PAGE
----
Even though clinical manifestations of cardiovascular diseases (CVDs) generally appear in adulthood, the vascular damage might start early in T1D and evidence of subclinical CVD can be detected in adolescence [7]. In addition, youth affected by prediabetes or diabetes have an increased risk of metabolic disorders in adulthood, such as hypertension, dyslipidemia, and metabolic syndrome, predisposing to CVD [8]. Therefore, the prevention and early detection of cardiovascular risk factors are mandatory in young with T1D, as assessed in the American Diabetes Association (ADA) and the International Society for Pediatric and Adolescent Diabetes (ISPAD) guidelines. Periodical screening and eventually proper treatment for hypertension, dyslipidemia, smoking and nephropathy are recommended [6][9].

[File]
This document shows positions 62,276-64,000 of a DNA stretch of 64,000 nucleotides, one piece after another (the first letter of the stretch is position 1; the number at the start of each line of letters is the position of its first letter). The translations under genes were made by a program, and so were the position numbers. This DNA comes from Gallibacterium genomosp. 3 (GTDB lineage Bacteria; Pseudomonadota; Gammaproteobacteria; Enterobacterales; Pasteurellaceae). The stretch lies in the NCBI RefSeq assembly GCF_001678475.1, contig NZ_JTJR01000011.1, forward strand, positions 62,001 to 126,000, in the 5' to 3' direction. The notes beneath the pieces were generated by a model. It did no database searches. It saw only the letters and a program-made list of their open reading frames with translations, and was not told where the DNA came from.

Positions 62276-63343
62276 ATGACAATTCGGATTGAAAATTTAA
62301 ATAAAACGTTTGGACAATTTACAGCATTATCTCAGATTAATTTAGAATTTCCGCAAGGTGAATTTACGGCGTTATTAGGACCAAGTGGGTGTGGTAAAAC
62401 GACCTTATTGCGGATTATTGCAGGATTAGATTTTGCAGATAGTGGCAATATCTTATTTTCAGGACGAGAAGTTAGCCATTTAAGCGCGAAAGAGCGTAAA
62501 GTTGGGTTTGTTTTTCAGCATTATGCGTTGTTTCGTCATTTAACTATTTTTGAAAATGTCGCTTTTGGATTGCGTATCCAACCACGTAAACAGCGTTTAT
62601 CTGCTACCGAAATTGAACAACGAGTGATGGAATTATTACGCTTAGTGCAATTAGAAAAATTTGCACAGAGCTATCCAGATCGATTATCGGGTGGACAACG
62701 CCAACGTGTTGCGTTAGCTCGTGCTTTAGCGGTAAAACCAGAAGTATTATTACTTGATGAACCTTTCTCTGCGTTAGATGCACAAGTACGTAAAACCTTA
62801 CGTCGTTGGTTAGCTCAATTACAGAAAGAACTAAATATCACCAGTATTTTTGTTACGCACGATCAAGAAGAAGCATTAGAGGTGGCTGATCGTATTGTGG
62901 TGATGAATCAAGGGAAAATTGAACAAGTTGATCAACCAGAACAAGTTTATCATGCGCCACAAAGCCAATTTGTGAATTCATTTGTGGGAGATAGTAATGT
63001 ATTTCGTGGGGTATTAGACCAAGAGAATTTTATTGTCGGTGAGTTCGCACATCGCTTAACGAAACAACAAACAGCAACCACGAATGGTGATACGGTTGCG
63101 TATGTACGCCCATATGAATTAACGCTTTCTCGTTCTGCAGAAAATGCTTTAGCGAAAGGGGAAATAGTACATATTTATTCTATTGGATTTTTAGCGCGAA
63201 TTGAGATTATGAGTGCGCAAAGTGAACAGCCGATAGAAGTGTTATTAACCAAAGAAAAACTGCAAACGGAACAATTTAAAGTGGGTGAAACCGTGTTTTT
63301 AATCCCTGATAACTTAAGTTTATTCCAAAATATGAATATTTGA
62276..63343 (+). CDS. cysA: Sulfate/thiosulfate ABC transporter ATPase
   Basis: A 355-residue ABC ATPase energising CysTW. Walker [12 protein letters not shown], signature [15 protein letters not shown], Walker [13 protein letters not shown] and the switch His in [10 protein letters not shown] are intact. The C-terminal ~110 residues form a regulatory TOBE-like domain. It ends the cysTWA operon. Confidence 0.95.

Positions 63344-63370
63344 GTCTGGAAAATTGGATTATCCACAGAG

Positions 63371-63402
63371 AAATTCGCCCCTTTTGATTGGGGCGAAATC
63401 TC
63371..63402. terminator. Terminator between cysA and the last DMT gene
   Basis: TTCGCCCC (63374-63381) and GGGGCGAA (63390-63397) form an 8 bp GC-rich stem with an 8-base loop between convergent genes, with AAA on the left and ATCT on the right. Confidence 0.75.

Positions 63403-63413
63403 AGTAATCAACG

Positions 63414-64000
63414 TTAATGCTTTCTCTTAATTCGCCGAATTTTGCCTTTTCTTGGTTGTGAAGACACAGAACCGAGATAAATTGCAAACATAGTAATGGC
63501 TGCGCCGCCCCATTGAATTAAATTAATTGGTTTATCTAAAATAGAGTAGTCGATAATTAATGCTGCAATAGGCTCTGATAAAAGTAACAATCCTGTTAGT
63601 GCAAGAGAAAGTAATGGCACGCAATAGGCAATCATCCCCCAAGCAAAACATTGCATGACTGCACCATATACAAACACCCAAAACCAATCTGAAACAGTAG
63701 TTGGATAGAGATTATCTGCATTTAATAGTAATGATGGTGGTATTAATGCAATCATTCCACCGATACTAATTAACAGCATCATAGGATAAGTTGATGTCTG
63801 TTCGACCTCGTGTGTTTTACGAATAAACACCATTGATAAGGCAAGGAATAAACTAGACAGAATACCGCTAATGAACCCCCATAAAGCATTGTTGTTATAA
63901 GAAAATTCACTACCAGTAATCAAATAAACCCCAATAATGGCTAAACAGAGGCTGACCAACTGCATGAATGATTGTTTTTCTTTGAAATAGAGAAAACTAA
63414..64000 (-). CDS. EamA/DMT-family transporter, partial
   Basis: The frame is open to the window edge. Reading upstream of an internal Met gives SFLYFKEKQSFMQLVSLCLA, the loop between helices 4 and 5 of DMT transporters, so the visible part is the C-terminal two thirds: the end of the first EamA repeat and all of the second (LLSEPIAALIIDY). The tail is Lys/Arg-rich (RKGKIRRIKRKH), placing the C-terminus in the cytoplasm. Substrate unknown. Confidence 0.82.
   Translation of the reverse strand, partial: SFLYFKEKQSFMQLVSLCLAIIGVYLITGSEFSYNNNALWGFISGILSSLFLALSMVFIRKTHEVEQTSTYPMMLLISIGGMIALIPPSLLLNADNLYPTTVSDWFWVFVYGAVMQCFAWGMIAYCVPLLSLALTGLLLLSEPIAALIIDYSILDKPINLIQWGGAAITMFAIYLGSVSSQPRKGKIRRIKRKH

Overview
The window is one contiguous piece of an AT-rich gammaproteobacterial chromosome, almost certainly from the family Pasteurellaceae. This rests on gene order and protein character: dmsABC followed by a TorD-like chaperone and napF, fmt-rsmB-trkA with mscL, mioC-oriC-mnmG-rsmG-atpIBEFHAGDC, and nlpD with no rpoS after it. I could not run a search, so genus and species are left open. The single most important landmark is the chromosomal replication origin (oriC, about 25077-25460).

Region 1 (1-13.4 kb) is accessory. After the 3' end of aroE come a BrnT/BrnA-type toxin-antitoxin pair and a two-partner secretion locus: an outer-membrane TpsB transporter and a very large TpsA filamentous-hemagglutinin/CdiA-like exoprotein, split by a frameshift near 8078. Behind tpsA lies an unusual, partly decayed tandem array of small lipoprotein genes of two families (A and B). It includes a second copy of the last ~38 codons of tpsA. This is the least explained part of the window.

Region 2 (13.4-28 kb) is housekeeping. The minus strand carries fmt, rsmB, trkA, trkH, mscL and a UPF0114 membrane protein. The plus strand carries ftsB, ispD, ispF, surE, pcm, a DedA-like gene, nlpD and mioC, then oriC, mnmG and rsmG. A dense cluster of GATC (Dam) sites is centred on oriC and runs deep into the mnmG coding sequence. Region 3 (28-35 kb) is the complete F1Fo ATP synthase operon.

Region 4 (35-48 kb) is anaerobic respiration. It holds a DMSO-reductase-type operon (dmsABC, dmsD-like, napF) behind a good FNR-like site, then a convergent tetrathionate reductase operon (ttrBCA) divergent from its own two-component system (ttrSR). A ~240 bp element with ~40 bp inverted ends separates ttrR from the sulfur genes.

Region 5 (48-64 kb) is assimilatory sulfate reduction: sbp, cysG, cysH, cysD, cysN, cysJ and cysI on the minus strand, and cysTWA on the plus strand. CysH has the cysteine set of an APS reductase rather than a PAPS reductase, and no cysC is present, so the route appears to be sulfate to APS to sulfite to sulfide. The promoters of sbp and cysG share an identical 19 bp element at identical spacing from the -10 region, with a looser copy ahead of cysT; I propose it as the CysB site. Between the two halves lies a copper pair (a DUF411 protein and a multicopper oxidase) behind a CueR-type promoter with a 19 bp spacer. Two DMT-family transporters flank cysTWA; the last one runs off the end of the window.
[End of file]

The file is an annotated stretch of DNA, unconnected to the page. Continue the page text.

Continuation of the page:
The most important cardiovascular risk factor in T1D is glycemic control, also adjusting for potential confounders [10]. Glycemic control is affected by diet and, in particular, diet composition, which contributes to the development of complications in individuals with T1D [11]. Nevertheless, the specific role of the intake of different nutrients is still a matter of debate, in particular fat intake [12][13][14][15][16].

2. Nutrition Guidelines and Adherence in Children and Adolescents with T1D